SCHOOLS and local authorities should take action now against the millennium bug which will prevent many computers and electronic equipment from working properly from New Year's Day 2000, writes Chris Johnston.
The Government highlighted the problem again last week with the launch of its Pledge 2000 scheme intended to get public and private sectors working together.
A recent Audit Commission report found many local authorities were behind schedule in their preparations, with more than a third still failing to identify the extent of the problem.
"The millennium bug is one of the most significant challenges facing organisations. Time is fast running out ... there is time to tackle the bug but authorities have to focus on the issue today," said Andrew Foster, the commission's controller.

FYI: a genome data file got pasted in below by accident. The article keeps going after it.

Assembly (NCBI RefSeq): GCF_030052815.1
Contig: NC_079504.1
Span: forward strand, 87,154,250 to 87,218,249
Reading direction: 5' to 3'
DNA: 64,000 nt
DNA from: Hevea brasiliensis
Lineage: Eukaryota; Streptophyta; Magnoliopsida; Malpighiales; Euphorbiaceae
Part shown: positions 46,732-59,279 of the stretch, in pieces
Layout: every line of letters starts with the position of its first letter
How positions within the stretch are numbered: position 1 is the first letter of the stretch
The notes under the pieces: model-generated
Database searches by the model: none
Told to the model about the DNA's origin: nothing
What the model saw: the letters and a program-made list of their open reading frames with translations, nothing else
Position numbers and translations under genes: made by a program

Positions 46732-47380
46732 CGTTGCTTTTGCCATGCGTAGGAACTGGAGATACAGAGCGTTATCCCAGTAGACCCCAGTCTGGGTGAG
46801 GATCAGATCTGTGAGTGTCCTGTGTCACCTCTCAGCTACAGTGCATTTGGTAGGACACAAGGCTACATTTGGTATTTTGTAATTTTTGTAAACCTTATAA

There is a great deal of variation between education authorities, according to Dave Hassell, head of curriculum and institutional development for schools at the British Educational Communications and Technology Agency.
He says schools should not delay as costs will escalate as 2000 nears. Some will have little to do but others may face many different problems.
Potential problems are:
* Computers and networks: computers may not work properly, and electronic links, such as those with exam boards or the local authority, could be compromised. Apple and Acorn computers and many newer PCs are already 2000-compliant, but this cannot be assumed.
* Software: where dates are a central information source or are used for calculations the problems could be significant.
* Embedded systems: many devices and systems that are controlled by computer chips, such as security and heating systems, telephone switchboards and video recorders, could be affected.
For help contact BECTA on 01203 416994 (www.becta.org.uk) or Action 2000 on 0845 601 2000 (www.bug2000.co.uk). A Stitch in Time: Facing the Challenge of the Year 2000 Date Change is available from Audit Commission Publications on 0800 502030, Pounds 15.